The Effects of Heroin: A JMC Conversation | School of Journalism & Mass Communication | Kent State University

The Effects of Heroin: A JMC Conversation

Oct. 20, 2016 / 6-8 p.m.

Join Kent State’s School of Journalism and Mass Communication (JMC) and the JMC Student Voice Team for an open panel discussion Thursday, Oct. 20 on the heroin epidemic and its relevancy to Kent State and Northeast Ohio.

“The Effects of Heroin: A JMC Conversation” is free and open to the public and will be held from 6-8 p.m. in the FirstEnergy Auditorium (Room 340 Franklin Hall). The conversation will be streamed live at www.kent.edu/jmc/heroin. Stephanie Smith, a JMC assistant professor and previous Senior Intelligence Service executive in the CIA, will moderate the discussion. Panelists will be representatives from the university, as well as parents and students in the community who have personally felt the effects of heroin, either through overdose, addiction or the loss of a loved one. Panelists include:

  • Greg McNeil, a father who lost his son to a heroin overdose and founder of Cover2 Resources, an educational foundation that provides alternative options to opioid pain relievers
  • Jennifer Kulics, dean of students for the Division of Student Affairs
  • Maureen Keating, chemical dependency counselor, University Health Services
  • Jarrod Pyle, a young adult in recovery from heroin addiction and Treatment Counselor for Oriana House 

Representatives from the Kent State Police Department, Oriana House in Akron and experts in drug research will also attend.

During the discussion, panelists and attendees will explore the relevancy of the heroin epidemic, the ethics of media coverage and how Kent State and the surrounding community can help with the epidemic. In hosting the conversation, JMC can prepare future journalists to report accurately and ethically on the heroin epidemic and other sensitive issues, as well as equip future advertising and public relations professionals to advocate for solutions to our community’s most crippling issues.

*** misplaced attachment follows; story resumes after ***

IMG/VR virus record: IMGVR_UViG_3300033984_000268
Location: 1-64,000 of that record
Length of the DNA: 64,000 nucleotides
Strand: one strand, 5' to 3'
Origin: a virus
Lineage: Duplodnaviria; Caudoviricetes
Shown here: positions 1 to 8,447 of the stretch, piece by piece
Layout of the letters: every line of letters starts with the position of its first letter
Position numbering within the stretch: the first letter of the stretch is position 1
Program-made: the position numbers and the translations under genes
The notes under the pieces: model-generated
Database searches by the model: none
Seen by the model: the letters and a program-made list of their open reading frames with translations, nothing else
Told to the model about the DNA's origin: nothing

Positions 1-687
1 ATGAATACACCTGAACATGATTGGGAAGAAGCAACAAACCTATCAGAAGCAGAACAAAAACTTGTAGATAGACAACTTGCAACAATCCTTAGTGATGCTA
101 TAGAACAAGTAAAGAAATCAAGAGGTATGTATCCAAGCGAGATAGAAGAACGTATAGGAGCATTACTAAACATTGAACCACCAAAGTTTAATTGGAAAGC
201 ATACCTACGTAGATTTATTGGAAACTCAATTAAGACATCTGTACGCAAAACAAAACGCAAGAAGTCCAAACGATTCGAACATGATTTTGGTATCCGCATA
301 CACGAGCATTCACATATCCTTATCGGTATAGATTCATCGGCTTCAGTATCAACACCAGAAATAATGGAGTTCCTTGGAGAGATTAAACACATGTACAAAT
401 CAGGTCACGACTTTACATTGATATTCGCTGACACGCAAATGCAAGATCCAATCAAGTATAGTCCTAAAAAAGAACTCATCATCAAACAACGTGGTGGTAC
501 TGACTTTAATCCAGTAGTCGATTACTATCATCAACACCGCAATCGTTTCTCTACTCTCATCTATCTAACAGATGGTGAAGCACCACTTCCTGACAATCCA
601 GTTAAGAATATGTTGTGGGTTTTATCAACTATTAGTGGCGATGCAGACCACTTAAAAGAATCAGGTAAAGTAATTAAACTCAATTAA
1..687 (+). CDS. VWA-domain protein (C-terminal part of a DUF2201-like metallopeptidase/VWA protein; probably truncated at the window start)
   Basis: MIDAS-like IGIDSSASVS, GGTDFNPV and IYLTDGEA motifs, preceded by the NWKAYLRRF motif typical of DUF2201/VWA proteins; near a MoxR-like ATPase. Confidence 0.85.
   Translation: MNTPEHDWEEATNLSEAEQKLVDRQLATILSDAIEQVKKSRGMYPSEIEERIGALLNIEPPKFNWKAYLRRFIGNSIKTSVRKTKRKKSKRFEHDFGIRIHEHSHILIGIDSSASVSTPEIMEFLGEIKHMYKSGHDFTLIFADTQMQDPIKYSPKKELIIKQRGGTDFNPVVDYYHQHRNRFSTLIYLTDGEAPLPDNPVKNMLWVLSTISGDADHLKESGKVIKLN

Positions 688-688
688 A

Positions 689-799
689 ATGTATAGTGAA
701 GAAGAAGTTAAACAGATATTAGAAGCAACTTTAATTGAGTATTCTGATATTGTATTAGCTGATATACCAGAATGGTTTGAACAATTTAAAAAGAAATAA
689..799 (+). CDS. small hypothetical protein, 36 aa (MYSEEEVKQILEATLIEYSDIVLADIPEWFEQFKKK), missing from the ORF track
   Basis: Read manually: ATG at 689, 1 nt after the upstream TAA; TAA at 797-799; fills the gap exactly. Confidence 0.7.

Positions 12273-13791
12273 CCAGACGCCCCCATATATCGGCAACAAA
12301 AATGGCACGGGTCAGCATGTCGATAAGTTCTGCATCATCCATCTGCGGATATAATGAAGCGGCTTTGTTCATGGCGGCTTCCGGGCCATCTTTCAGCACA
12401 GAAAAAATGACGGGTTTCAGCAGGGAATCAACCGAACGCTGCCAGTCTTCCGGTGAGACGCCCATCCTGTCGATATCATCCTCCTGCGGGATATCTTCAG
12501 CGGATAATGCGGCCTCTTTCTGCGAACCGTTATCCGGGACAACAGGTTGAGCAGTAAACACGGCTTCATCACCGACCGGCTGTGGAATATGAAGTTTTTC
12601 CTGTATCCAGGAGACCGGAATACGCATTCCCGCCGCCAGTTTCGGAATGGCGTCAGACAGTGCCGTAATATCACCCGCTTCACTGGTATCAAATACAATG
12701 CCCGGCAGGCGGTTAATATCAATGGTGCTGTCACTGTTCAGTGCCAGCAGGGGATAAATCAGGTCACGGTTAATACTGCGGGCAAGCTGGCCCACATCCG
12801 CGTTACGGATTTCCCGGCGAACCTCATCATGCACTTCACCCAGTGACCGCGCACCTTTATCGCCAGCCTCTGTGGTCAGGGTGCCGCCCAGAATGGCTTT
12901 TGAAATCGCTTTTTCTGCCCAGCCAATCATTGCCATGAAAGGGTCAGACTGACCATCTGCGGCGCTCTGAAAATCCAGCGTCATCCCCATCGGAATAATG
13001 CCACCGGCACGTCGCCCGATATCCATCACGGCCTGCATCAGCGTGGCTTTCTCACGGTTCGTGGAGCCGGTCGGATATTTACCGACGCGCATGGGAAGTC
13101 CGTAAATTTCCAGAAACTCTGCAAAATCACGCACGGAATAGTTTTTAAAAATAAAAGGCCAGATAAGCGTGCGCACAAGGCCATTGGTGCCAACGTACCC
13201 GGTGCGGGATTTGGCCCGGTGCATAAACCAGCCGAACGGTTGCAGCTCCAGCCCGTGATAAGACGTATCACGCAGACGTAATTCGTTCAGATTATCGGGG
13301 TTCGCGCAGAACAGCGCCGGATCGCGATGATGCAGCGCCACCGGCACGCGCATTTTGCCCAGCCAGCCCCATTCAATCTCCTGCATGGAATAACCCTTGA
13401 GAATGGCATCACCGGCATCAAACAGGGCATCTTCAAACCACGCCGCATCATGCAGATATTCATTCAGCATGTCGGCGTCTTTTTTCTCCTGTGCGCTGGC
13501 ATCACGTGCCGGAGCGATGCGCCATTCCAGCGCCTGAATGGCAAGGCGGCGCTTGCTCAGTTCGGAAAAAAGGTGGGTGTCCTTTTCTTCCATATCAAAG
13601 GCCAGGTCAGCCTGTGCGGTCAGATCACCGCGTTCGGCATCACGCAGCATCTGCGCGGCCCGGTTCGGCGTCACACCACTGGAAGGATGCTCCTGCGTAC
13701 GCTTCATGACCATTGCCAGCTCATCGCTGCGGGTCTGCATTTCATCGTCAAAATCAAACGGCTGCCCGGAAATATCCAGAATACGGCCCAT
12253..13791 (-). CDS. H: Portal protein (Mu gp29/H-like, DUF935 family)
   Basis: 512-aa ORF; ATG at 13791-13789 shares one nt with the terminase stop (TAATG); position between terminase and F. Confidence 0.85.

Our hope is that this event will equip Kent State students and the community with information and understanding to navigate the heroin epidemic and begin building solutions.

About the Panelists

Greg McNiel founded Cover2 Resources after his son, Sam, passed away in October 2015. He and his family are the directors of the nonprofit. Cover2 Resources focuses on an educating the public about alternative options to opioids, which have addictive qualities and are often prescribed for pain treatment.

Jennifer Kulics began working at Kent State in 2000 and has earned a master's degree in Exercise Physiology and a doctoral degree in Higher Education Administration. In addition to serving as the dean of students, Kulics is also an adjunct faculty member in the College of Education, Health and Human Services.

Maureen Keating has more than 900 hours of continued education in counseling and chemical dependency and for 16 years, served as the director for the Women's Recovery Program at the Community Health Center. Today, she is a part-time trainer for the Northeast Ohio Regional Training Center and trains people on the issues of women’s recovery, trauma informed care and treatment, substance abuse and medication assisted therapy.

Jarrod Pyle is an opiate specific Treatment Counselor for Oriana House, a private, nonprofit, community corrections and chemical dependency treatment agency. He has received press coverage for his presentations, efforts and personal story of hope in recovery in Northeast Ohio and was recognized by Senator Rob Portman at a round table discussion on heroin this year. Additionally, Pyle is studying Behavioral Science with an addiction certificate at the University of Arizona Online and plans to apply to graduate school to earn his master's degree in Clinical Addictions Counseling. 

Moderator Stephanie Smith worked for the the United States Federal Government for 27 years, 25 of them with the Central Intelligence Agency (CIA). She has earned numerous awards and recognitions including the Distinguished Intelligence Medal which is awarded exclusively for performance of outstanding services which constitute a major contribution to the mission of the CIA. Today, Smith teaches both graduate and undergraduate public relations courses at Kent State and is passionate about organizational communication, leadership, organizational culture, globalism and trend forecasting. 

POSTED: Tuesday, October 11, 2016 - 12:17pm
UPDATED: Tuesday, October 18, 2016 - 10:38am
WRITTEN BY:
Haley Keding, '17